Having come through this test of fire, national governments and policymakers at the European Central Bank, commission and other EU institutions are thankfully alert to the dangers of complacency. For sure, the risk that the eurozone will break up has shrunk since the crisis years of 2010-12. Even the chance that Greece, the area’s weakest member, will drop out has diminished since 2015. Yet these possibilities have not entirely vanished. The reason is that the architecture and policymaking processes of the eurozone remain a work in progress.

These shortcomings apply to European banking union, the eurozone’s fiscal rule framework and the crisis-fighting instruments available in the event of an acute debt emergency in a large state such as Italy. Banking union has made considerable strides with the creation of a single supervisory mechanism, a single resolution authority and regulatory reforms aimed at making Europe’s banks more resilient. However, the slow progress on establishing a common deposit insurance scheme means that Europe’s banking union remains incomplete, leaving the eurozone vulnerable if another sovereign debt and bank crisis were to break out. Strengthening the banking union should be among the eurozone’s highest priorities for 2019.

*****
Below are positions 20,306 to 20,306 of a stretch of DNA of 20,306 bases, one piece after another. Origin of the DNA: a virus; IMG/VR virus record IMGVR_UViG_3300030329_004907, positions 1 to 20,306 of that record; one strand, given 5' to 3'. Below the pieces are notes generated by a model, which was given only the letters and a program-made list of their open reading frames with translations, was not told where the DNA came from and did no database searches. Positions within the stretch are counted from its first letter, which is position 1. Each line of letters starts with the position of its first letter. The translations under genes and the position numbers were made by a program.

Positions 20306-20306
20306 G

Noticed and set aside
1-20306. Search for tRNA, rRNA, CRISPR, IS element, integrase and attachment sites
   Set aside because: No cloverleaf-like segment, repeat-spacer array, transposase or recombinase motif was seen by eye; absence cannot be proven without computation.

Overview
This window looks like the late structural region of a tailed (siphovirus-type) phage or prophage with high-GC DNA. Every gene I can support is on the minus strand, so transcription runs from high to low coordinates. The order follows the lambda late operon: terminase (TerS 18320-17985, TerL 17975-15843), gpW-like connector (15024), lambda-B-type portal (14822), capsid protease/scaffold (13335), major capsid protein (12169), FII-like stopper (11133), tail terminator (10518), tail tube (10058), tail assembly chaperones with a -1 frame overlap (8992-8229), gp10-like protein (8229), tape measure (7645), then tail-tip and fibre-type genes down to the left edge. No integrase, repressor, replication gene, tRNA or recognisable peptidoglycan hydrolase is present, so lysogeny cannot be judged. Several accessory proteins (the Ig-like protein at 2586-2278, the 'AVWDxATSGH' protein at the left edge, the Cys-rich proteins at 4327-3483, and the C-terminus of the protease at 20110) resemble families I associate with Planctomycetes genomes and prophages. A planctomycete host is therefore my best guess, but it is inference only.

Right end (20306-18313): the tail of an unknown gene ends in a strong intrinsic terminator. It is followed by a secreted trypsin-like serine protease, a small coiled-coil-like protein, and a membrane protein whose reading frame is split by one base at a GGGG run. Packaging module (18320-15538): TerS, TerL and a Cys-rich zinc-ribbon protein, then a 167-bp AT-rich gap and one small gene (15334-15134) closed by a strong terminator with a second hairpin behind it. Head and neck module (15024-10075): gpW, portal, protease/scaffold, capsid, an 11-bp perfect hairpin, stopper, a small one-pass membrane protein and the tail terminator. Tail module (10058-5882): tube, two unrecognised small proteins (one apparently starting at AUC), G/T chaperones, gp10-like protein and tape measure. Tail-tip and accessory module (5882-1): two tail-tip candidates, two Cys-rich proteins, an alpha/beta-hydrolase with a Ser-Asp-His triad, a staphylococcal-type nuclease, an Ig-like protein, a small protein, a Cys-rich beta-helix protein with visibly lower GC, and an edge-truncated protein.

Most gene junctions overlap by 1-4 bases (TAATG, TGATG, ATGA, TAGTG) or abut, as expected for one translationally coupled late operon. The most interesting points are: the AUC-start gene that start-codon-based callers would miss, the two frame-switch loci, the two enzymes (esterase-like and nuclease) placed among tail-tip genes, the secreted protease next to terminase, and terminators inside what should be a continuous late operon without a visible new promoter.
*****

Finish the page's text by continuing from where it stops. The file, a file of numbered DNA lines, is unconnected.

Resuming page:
As far as concerns the eurozone’s fiscal rules, the essential problem is that they are arcane, illogical and a source of frequent friction both among governments and between Brussels and national policymakers. The rules suffer from their emphasis on trying to use a yardstick, a government’s structural budget balance, that is impossible to calculate accurately.

Beyond this, the EU authorities appear to lack the conviction and strength to enforce the rules consistently against recalcitrant governments. This has the pernicious effect of discrediting the rules without deterring some politicians from ignoring their duties to the currency union as a whole. The eurozone needs a more transparent set of rules that encourage governments to reduce public debts and budget deficits, but offer more leeway to countercyclical national fiscal policies when appropriate.

The question of how the eurozone would deal with another full-blown crisis has not yet received a proper answer. The Single Resolution Fund, the eurozone’s bank rescue scheme, is to be allowed access to funds from the European Stability Mechanism, the vehicle for assisting governments. But disagreements persist about whether the eurozone should impose losses on investors by insisting on restructuring the sovereign debt of governments applying for aid in a crisis.

Challenging times lie ahead for the eurozone as economic growth slows, notably in countries such as Italy where debt levels are already too high. It is essential that policymakers should equip the eurozone to fight the next crisis better than they did before 2008.


Latin America’s Weak Economic Recovery

With the right approach, Latin America, which has recorded just 0.5% average annual GDP growth during the last five years, could improve its economic prospects considerably, potentially avoiding another lost half-decade. The question is whether it will muster the political will to take the necessary steps.

José Antonio Ocampo

latin american economy